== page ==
Lemon Ricotta Waffles with Blueberry Citrus Syrup are absolutely perfect for any weekend. The waffles themselves have a fantastic texture, heightened by a bit of crunchy cornmeal and creamy ricotta cheese. Buttermilk adds tang, while a generous amount of lemon zest and lemon juice add beautiful brightness in flavor.
¼teaspoonfreshly grated nutmeg or a pinch of ground nutmeg
Confectioners’ sugar,for serving
To make the blueberry-citrus syrup, place water and brown sugar in a small saucepan over medium heat, then add the blueberries and lemon zest and bring to a simmer. Cook until the berries pop and form a thick syrup, about 5 minutes. It will thicken more as it cools. Remove lemon zest strips before serving.
Preheat a waffle maker. In a medium bowl, whisk together the egg yolks, buttermilk, and melted butter. Gently stir in the ricotta, lemon zest, and lemon juice.
In the bowl of a stand mixture fitted with the whisk attachment, whip the egg whites on medium-high speed until soft peaks form, about 3 minutes. Then stir in the granulated sugar and whip until stiff peaks form, another 2 to 3 minutes.
In a large bowl, mix together the flour, cornmeal, baking powder, salt, and nutmeg. Make a well in the center of the dry ingredients, and pour in the egg mixture, stirring until just combined. Then gently fold in the egg whites.
Ladle (or scoop) the batter into the waffle maker, using ½ to ¾ cup batter per batch (my waffle maker takes a heaping ⅓ cup per waffle square). Spread the batter so it almost reaches the edges of the waffle maker. Cook until the waffles are crisp and browned, 4 to 6 minutes. These waffles tend to be slightly wet, so you have to cook them a little longer than usual.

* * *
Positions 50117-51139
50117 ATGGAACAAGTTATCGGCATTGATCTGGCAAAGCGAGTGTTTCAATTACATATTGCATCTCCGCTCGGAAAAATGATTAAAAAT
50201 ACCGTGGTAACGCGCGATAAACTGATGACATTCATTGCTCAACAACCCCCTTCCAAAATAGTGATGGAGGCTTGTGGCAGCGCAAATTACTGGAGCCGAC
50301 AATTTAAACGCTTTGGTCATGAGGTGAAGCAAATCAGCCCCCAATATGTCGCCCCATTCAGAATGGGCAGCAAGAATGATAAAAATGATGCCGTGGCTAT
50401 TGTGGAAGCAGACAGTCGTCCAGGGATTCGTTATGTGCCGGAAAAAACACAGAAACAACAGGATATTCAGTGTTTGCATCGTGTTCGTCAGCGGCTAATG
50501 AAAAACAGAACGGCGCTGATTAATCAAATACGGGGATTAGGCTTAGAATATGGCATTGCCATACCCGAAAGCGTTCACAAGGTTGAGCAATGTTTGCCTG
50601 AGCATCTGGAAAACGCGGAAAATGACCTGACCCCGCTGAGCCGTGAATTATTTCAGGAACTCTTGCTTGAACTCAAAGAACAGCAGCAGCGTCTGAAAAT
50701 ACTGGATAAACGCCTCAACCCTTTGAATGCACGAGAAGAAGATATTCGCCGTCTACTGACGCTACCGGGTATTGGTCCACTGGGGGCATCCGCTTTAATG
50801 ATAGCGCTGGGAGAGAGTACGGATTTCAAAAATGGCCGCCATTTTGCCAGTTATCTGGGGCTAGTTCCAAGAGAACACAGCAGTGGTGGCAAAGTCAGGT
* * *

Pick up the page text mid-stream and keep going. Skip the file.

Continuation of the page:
Using a spatula, remove the waffles from the waffle maker and serve right away, or place on a baking sheet in a single layer in a 200°F oven for up to 20 minutes before serving. Drizzle with the blueberry-citrus syrup, and dust with confectioners’ sugar.
If you don’t have buttermilk use 1 tablespoon white vinegar or lemon juice with enough milk added to yield 1 cup to replicate the same tang you’d get with buttermilk.
I prefer waffles made in a Belgian-style waffle maker because they have deeper pockets for holding syrups and toppings, and also tend to have a slightly crisper texture because they are less doughy. Belgian waffles are traditionally small rectangles, but most Americans use round Belgian waffle makers. Either way works fine for this recipe though your yield will vary based on your waffle maker.